Lena’s fingers flew to her mouth to hide a laugh, but realizing no one would notice her unladylike display, let her giggle heartily join the noise around her. Imagine, a full-grown man playing a child’s game. What would Mutti say?
“…neun, zehn, elf…”
The enthusiasm of the crowd seized her and caused her to count along, “…fünfzehn, sechzehn, siebzehn…” The joy of Lucas’ expression each time he caught the ball in the cup held her spellbound.
His gaze remained sharp, the lock of hair swaying across his brow in time with his fluid motions as everyone shouted, “Zwanzig.”
Holding her breath, she clasped her hands beneath her chin. Even Erik, in competition with their childhood friends back in Missouri, had not caught the ball twenty times in a row.
Twenty seemed to be the magic number, for whistling and clapping swelled the room to near bursting. Lucas’ gaze shifted up as he swung the ball for twenty-one and found hers.
The ball settled into the cup and a wide grin broke across his face.
Jonah dashed forward. “You did it, you did it.” He jumped up and down in place, his arms high above his head.
Lucas glanced at her son then back to her with his eyebrows raised.
Without thinking, Lena nodded and watched Lucas reach down with one arm and scoop him up.
Jonah squealed and wrapped his arms around Lucas’ neck.
Lena laughed aloud at her son’s joy.
Lucas’ gaze locked onto hers.
Heat spread across her cheeks.
He moved through the crowd toward her.
She dropped her gaze and heard people slapping him on the back and offering their congratulations. The toes of Lucas’ boots came into her view.
“Did you see Lucas, Mama?”
She let her gaze travel upward, aiming for Jonah’s face, but it caught on the flex of muscles in the forearm that held her son. Awareness fluttered within her, and she hurriedly shifted her gaze to her son. She smiled. “I did, Jonah.”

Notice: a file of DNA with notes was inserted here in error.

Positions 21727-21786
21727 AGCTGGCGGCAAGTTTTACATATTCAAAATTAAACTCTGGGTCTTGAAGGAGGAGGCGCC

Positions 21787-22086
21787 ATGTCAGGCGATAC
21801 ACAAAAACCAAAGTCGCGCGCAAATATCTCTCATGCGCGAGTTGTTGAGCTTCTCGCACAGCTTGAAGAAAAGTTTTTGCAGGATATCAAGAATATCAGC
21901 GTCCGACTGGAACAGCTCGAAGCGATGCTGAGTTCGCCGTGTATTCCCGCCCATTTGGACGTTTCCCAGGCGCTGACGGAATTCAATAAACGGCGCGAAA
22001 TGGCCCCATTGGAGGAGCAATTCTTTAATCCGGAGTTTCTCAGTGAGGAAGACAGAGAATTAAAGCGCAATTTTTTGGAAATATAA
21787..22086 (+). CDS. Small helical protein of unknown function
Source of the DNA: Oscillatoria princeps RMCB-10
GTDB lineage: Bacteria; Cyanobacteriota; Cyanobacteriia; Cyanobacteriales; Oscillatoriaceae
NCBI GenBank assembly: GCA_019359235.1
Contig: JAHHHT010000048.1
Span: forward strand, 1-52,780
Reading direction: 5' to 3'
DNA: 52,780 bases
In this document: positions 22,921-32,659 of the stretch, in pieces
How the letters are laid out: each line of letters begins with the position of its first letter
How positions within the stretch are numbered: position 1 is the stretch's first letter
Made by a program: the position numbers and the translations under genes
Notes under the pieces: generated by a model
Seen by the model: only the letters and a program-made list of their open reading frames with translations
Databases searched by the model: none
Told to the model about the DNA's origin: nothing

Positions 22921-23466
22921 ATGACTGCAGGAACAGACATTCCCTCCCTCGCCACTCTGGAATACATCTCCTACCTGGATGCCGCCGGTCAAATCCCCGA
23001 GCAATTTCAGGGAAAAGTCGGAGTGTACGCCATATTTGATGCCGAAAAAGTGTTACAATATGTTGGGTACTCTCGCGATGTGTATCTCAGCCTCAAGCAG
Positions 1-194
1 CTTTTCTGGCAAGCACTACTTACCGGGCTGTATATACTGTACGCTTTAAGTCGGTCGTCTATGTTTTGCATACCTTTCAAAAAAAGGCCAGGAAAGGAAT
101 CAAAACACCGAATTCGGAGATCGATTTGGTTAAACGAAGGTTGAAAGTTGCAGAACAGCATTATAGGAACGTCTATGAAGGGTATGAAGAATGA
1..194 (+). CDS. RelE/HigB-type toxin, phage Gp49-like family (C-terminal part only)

Jonah released one of his arms from Lucas’ neck and wrapped it around hers.
She had no choice but to go chin to chest with Lucas. The fluttering sharpened to tingling. Even shirt clad, his chest was too disconcerting. Looking down was certainly not an option. She lifted her chin peeking through her lashes at the man who was so close they shared the same breath.
He gazed downward and the hazel of his eyes darkened, emphasizing the green flecks.
Lena caught her breath.
Jonah squirmed between them. “I want to play.” He released her neck to reach for the toy in Lucas’ hand.
After Lucas handed Jonah the toy, he set him down.
Immediately, Lena took a step back.
Something shifted in his gaze. Disappointment? Whatever she saw didn’t matter. She turned and fled from her attraction like she should have done six years ago.
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ABOUT THE AUTHOR
Ruby Merritt writes historical western romance. Her passion for imagining life and love on the High Plains has its roots in reading and rereading Laura Ingalls Wilder’s Little House books as a child. Although Ruby doesn’t call the High Plains her home, she resides in an equally beautiful and rustic locale, The Gateway to the Texas Hill Country. When Ruby’s not reading or writing, she can be found riding her horse or homeschooling her children who are avid horsewomen and readers as well.